AT a Sabbath-school convention in Murphy's, California, a lad about fourteen years of age came to the superintendent and said,

"I've got some missionary money for you."

"Who gave it to you? "

"Oh, I earned it all myself," was his reply, and his bright eyes shone with joy.

"How did you earn it? "

"Last spring my mother had more tomato plants than she wanted, and I asked her to give me some. I planted them, and when the tomatoes were ripe I peddled them. 

At first I received three cents, then two cents, and, by-and-by, one cent, a pound. 

Here is one dollar and a half; I want it all to go to missions."

"But, Herbert, who told you to do this?"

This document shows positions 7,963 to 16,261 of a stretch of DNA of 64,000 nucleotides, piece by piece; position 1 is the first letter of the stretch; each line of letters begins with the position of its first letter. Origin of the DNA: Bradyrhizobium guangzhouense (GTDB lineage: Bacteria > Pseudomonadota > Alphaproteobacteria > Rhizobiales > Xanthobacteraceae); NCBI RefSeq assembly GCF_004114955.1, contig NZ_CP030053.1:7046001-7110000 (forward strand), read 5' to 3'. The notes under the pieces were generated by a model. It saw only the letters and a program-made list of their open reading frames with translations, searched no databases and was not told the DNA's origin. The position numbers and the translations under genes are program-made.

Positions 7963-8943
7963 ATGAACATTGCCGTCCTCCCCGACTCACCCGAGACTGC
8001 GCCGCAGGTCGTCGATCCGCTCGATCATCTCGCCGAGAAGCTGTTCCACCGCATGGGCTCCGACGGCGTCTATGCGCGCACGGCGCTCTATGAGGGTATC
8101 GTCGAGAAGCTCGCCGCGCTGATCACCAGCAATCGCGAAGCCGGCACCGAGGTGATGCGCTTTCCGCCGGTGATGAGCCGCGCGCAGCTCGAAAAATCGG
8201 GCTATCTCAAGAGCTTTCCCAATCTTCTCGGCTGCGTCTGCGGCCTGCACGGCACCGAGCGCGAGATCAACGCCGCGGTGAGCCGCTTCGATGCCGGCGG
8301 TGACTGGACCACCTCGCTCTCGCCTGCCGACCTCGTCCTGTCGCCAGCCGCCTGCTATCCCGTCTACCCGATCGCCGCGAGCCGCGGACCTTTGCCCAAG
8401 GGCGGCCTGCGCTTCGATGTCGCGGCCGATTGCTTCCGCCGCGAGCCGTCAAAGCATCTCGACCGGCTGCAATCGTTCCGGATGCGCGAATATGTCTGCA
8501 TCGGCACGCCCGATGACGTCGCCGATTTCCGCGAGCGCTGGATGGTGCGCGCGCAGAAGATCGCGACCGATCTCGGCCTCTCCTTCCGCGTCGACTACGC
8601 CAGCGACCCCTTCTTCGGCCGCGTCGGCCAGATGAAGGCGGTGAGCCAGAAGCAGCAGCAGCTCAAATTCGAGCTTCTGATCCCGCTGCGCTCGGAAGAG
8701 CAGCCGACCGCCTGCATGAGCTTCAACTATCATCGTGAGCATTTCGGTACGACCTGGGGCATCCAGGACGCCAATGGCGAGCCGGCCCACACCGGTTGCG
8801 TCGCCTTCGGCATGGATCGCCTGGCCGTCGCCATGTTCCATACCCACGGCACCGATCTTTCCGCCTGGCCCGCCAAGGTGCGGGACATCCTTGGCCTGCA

"I told myself."

"Didn't your mother ask you to do this?"

"No; but she encouraged me."

"Are you perfectly willing that all this money should go to missions, and none of it for marbles, toys, candies, etc.?"

"Yes, sir."

"How long are you going to keep this up?"

"I guess as long as I live."

"One question more. Do you love Jesus? Have you given your heart to him?"

With a modest and serious expression on his face, he replied, "Yes, I have. 

"Ah, here was the secret: The boy turning aside from just so much play-time, from games and fun with the other boys, to work in the corner of the garden, carefully watching and tending the vines till they yielded the bright red fruit, then peddling it from house to house, because he loved Christ, his Saviour.